unhappily


Also found in: Thesaurus, Legal, Wikipedia.
Related to unhappily: lamentably

un·hap·py

 (ŭn-hăp′ē)
adj. un·hap·pi·er, un·hap·pi·est
1. Not happy or joyful; sad or sorrowful: unhappy over his friend's departure.
2. Not satisfied; displeased or discontented: unhappy with her raise.
3. Not attended by or bringing good fortune; unlucky: an unhappy development.
4. Not suitable; inappropriate: an unhappy choice of words.

un·hap′pi·ly adv.
un·hap′pi·ness n.
ThesaurusAntonymsRelated WordsSynonymsLegend:
Adv.1.unhappily - in an unpleasant wayunhappily - in an unpleasant way; "they were unhappily married"
blithely, gayly, happily, jubilantly, merrily, mirthfully - in a joyous manner; "they shouted happily"
2.unhappily - in an unfortunate way; "sadly he died before he could see his grandchild"
Translations
بِتَعاسَه، بِحُزْنلِسوء الحَظ
naneštěstínešťastně
desværreuheldigvis
sajnálatosan
dapurlegaòví miîur
nešťastne
nesrečno
maalesefmutsuz bir şekildene yazık ki

unhappily

[ʌnˈhæpɪlɪ] ADV
1. (= miserably) → tristemente, con tristeza
he stared unhappily out of the windowmiró tristemente or con tristeza por la ventana
he was unhappily marriedno fue feliz or fue infeliz en su matrimonio
2. (= unfortunately) → lamentablemente; (stronger) → desgraciadamente, por desgracia
unhappily, his plans didn't work out as he had wisheddesgraciadamente or por desgracia, los planes no salieron como había deseado

unhappily

[ʌnˈhæpɪli] adv
(= miserably) → tristement
(= unfortunately) → malheureusement

unhappily

adv (= unfortunately)leider, unglücklicherweise; (= miserably)unglücklich; rather unhappily expressedziemlich unglücklich ausgedrückt; unhappily for youbedauerlicherweise für Sie; unhappily marriedunglücklich verheiratet

unhappily

[ʌnˈhæpɪlɪ] adv (miserably) → tristemente, con aria infelice; (unfortunately) → purtroppo, sfortunatamente
she was unhappily married → non era felice con suo marito

unhappy

(anˈhӕpi) adjective
1. sad or miserable. He had an unhappy childhood.
2. regrettable. He has an unhappy knack of always saying the wrong thing.
unˈhappiness noun
unˈhappily adverb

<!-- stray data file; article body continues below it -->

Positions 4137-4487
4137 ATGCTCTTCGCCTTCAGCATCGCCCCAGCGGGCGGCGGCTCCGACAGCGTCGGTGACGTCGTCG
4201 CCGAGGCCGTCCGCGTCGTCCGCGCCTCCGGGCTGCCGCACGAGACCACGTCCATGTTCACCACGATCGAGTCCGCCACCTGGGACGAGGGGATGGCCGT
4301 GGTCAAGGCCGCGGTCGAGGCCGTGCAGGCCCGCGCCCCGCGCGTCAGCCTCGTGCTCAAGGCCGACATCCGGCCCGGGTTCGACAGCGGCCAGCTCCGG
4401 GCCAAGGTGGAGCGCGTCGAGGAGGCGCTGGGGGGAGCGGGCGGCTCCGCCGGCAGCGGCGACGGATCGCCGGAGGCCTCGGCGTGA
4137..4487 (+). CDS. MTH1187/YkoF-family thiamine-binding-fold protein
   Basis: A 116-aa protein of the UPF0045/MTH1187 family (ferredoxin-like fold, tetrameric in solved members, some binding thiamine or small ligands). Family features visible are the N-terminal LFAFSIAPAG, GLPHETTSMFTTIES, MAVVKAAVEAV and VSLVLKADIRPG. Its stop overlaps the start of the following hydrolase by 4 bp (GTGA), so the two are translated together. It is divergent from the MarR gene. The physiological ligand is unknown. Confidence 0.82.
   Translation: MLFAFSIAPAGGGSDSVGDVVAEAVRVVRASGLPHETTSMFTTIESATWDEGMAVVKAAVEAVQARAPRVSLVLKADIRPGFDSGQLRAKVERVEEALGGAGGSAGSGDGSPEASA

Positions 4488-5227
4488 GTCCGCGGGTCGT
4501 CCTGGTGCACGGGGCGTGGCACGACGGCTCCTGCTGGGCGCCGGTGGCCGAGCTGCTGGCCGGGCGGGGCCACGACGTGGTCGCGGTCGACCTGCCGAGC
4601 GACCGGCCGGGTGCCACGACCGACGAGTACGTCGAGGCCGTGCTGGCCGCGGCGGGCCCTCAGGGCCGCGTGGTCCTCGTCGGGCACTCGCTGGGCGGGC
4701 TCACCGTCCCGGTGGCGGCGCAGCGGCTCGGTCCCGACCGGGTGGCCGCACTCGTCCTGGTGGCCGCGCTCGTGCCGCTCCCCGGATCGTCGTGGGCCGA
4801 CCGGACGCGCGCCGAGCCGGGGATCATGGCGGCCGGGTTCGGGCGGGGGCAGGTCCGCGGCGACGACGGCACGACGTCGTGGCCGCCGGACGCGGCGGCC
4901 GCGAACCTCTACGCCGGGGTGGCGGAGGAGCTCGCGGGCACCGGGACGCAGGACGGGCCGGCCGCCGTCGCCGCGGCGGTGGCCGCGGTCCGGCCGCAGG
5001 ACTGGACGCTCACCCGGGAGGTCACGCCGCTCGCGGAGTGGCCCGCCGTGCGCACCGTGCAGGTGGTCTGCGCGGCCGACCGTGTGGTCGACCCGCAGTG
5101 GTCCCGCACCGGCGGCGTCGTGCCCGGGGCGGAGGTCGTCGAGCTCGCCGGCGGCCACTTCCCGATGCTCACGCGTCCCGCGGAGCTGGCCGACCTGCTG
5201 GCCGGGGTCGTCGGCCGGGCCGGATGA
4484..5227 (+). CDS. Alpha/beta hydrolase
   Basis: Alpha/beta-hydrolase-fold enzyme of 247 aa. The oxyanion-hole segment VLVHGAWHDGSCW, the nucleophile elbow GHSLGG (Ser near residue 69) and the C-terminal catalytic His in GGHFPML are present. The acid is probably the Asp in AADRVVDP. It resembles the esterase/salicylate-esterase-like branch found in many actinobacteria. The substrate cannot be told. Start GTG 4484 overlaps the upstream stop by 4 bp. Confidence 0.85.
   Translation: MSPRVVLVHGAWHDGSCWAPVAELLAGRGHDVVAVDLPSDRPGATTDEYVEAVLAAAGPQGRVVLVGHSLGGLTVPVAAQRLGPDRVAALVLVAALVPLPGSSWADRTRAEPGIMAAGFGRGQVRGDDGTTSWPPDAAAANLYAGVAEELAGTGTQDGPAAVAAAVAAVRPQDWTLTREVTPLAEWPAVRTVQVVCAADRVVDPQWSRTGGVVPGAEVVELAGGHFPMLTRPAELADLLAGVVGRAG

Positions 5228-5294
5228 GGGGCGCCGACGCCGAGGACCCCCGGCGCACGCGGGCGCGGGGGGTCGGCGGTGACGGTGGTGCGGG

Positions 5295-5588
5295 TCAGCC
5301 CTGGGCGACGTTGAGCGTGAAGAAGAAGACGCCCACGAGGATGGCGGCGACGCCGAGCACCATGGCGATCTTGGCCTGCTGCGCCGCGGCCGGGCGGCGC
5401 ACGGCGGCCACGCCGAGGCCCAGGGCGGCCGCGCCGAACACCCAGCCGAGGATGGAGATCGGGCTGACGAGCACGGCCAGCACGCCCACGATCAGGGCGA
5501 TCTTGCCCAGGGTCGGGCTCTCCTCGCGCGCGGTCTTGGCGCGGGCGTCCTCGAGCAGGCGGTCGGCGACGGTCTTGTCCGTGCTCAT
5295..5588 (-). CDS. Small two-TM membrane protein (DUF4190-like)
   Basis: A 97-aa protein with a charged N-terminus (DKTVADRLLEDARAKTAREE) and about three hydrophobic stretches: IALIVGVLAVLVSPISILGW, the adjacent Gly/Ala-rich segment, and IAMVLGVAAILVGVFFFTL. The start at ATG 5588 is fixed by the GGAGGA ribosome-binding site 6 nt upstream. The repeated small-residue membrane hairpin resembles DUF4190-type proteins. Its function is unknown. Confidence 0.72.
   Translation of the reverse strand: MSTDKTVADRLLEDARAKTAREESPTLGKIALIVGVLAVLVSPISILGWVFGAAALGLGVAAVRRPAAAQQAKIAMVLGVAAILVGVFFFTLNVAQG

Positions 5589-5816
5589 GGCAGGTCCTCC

1. in a sad or miserable way. He stared unhappily at her angry face.
2. unfortunately. Unhappily, I shan't be able to see you tomorrow.
References in classic literature ?
A theatrical friend of mine here, whom I had hoped to interest in our undertaking, proves, unhappily, to be at a crisis in his career.
Hence they are in error who censure Euripides just because he follows this principle in his plays, many of which end unhappily.
He glanced unhappily at one of the pictures on the wall.
I'd like it to end unhappily, because that would be so much more romantic.
Vernon would allow something to my affection for herself and her husband in the length of my visit, she would do more justice to us all; but my sister is unhappily prejudiced beyond the hope of conviction against Lady Susan.
On the morrow the horizon was covered with clouds-- a thick and impenetrable curtain between earth and sky, which unhappily extended as far as the Rocky Mountains.
Master Blifil answered, "Indeed, uncle, I am very sorry for what I have done; I have been unhappily the occasion of it all.
Everybody was very desirous of seconding the zeal of our fathers, and of sending them the assistance they requested; to which we were the more encouraged, because the emperor's letters informed our provincial that we might easily enter his dominions by the way of Dancala, but unhappily, the secretary wrote Zeila for Dancala, which cost two of our fathers their lives.
Her indifferent state of health unhappily prevents her being in town; and by that means, as I told Lady Catherine one day, has deprived the British court of its brightest ornaments.
You are living here very unhappily, Geoffrey, with your wife.
Many a night he vaguely and unhappily wandered there, when wine had brought no transitory gladness to him; many a dreary daybreak revealed his solitary figure lingering there, and still lingering there when the first beams of the sun brought into strong relief, removed beauties of architecture in spires of churches and lofty buildings, as perhaps the quiet time brought some sense of better things, else forgotten and unattainable, into his mind.
I could not forbear admiring at these odd appearances, both in town and country; and I made bold to desire my conductor, that he would be pleased to explain to me, what could be meant by so many busy heads, hands, and faces, both in the streets and the fields, because I did not discover any good effects they produced; but, on the contrary, I never knew a soil so unhappily cultivated, houses so ill contrived and so ruinous, or a people whose countenances and habit expressed so much misery and want.